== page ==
State and local health officials continue to investigate an outbreak of hepatitis A cases in the city of Detroit, and Macomb, Oakland, Wayne, and St. Clair counties.
From August 1, 2016 to June 26, 2017, there have been nearly 190 cases of confirmed hepatitis A including ten deaths reported to public health authorities in these jurisdictions. This represents a ten-fold increase during the same time last year.
Two-thirds of the cases (66 percent) are men, and nearly nine out of ten (87 percent) have been hospitalized.
While no common source of the outbreak such as contaminated food or water has been identified, transmission does appear to be person-to-person through illicit drug use, sexual activity, and close contact among household members.
The ongoing hepatitis A outbreak presents a significant public health threat to vulnerable community members within Southeast Michigan. Nearly half of the cases (47 percent) have a history of substance abuse, 20 percent are co-infected with hepatitis C, and six more recent cases have been incarcerated.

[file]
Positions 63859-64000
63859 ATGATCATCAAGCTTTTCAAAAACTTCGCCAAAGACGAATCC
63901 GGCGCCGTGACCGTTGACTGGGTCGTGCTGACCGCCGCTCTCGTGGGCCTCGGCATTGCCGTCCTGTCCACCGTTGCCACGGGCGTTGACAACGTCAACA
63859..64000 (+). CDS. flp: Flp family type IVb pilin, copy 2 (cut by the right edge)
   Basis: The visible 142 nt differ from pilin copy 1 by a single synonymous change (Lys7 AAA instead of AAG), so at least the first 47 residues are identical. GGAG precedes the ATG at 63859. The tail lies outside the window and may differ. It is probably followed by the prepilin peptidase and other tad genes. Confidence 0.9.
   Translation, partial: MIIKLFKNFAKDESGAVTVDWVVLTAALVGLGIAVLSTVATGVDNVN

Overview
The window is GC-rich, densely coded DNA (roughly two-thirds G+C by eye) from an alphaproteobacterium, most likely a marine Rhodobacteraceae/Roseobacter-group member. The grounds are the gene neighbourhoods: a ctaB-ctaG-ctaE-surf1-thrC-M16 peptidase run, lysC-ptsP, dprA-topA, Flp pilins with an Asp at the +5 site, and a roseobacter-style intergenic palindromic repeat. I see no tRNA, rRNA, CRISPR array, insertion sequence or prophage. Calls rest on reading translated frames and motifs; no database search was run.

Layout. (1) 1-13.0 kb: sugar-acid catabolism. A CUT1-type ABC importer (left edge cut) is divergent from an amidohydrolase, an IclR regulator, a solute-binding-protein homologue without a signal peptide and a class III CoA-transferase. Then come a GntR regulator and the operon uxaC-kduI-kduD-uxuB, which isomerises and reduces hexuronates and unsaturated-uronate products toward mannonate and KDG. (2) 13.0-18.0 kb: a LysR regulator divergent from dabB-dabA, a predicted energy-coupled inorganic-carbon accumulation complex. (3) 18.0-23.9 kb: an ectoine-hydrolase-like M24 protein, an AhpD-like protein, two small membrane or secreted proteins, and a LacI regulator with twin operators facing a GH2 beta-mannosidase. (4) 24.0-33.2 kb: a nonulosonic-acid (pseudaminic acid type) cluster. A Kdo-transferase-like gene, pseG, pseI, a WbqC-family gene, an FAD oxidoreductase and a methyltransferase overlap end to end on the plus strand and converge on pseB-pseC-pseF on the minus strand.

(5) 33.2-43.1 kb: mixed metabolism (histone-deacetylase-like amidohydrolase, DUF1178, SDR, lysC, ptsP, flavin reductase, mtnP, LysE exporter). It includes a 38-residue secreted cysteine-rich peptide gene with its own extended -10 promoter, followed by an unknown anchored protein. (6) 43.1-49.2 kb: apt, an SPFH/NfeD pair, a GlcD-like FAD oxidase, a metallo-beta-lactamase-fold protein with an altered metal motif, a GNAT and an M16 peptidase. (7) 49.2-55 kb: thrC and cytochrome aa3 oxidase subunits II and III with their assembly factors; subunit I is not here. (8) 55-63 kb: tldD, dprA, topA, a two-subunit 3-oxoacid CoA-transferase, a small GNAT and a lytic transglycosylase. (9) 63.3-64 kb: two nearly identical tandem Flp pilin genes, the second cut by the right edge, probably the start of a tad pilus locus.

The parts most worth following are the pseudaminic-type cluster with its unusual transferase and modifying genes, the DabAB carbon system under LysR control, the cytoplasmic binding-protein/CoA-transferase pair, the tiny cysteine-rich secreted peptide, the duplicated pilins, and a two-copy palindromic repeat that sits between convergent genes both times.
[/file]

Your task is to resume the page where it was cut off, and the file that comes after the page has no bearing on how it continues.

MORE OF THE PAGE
“Hepatitis A is a vaccine-preventable disease,” said Dr. Eden Wells, chief medical executive for Michigan Department of Health and Human Services. “And while the hepatitis A vaccine is recommended as part of the routine childhood vaccination schedule, most adults have not been vaccinated against the hepatitis A virus and may be susceptible to the illness.”
To end the outbreak in SE Michigan, the vaccination is being recommended for the following at–risk individuals:
- People who use injection and non-injection illegal drugs
- People who participate in commercial exchange of sexual practices
- Close personal contacts (e.g., household, sexual) of hepatitis A patients
- Men who have sex with men
- People with liver diseases, such as hepatitis B or hepatitis C. Persons with chronic liver disease have an elevated risk of death from liver failure
- Any person who wishes to be immune to hepatitis A
- People who live, work, or recreate in SE Michigan and are concerned about getting hepatitis A